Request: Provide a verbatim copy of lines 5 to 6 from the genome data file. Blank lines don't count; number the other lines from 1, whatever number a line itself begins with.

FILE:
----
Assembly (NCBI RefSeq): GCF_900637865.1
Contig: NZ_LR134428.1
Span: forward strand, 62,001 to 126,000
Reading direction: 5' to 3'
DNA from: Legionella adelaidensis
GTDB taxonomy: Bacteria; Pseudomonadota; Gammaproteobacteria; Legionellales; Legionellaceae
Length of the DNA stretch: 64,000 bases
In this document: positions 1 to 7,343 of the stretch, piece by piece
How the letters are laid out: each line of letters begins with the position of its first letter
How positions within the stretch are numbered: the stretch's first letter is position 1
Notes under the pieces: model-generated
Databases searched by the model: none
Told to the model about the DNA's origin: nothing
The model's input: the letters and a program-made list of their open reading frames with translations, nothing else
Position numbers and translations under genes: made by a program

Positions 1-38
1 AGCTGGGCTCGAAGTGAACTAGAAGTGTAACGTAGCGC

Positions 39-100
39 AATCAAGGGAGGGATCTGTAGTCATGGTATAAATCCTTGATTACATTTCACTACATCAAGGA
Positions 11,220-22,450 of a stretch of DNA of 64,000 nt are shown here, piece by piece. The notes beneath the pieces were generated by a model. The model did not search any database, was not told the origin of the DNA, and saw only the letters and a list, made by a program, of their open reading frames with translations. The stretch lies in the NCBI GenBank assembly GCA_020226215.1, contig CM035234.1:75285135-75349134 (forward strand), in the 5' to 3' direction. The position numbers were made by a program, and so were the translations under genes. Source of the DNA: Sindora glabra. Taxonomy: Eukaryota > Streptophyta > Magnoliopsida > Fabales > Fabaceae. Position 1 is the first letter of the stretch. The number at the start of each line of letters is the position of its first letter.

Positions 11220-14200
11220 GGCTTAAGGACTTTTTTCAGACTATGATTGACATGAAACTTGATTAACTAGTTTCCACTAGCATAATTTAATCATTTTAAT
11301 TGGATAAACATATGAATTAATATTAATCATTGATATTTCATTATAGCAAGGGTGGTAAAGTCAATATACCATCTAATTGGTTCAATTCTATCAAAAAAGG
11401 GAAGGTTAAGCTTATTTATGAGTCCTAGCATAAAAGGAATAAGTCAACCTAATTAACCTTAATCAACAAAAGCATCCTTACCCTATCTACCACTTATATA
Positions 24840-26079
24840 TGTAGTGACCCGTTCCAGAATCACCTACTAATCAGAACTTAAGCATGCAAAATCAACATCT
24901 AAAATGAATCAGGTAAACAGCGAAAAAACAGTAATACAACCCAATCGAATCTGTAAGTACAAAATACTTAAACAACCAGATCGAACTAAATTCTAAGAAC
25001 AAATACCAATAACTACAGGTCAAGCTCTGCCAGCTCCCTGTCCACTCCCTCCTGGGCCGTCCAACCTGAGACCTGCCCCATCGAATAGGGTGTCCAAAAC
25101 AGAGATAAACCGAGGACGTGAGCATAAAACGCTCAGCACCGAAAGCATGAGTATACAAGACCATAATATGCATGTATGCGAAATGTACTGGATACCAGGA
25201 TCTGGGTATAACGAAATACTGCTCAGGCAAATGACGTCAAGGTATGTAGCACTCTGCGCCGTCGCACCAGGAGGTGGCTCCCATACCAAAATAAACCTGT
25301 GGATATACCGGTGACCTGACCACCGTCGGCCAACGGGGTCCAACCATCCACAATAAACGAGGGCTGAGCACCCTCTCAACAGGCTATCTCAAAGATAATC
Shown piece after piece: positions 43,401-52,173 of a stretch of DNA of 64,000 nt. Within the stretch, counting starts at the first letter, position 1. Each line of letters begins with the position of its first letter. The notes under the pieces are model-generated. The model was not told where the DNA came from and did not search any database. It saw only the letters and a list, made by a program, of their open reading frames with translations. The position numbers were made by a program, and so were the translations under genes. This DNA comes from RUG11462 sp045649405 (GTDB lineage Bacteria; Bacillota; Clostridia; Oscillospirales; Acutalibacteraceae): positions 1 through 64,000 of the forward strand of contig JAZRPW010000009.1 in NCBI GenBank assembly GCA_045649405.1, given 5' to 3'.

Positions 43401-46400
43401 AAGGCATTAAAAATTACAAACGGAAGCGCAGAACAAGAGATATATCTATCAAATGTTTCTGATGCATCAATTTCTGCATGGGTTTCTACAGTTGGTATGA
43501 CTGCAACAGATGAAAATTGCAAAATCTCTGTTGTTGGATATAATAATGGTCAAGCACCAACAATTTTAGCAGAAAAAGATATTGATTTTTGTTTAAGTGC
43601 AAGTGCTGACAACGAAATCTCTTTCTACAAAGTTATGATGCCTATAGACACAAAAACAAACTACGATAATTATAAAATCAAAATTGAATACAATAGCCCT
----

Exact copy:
DNA from: Legionella adelaidensis
GTDB taxonomy: Bacteria; Pseudomonadota; Gammaproteobacteria; Legionellales; Legionellaceae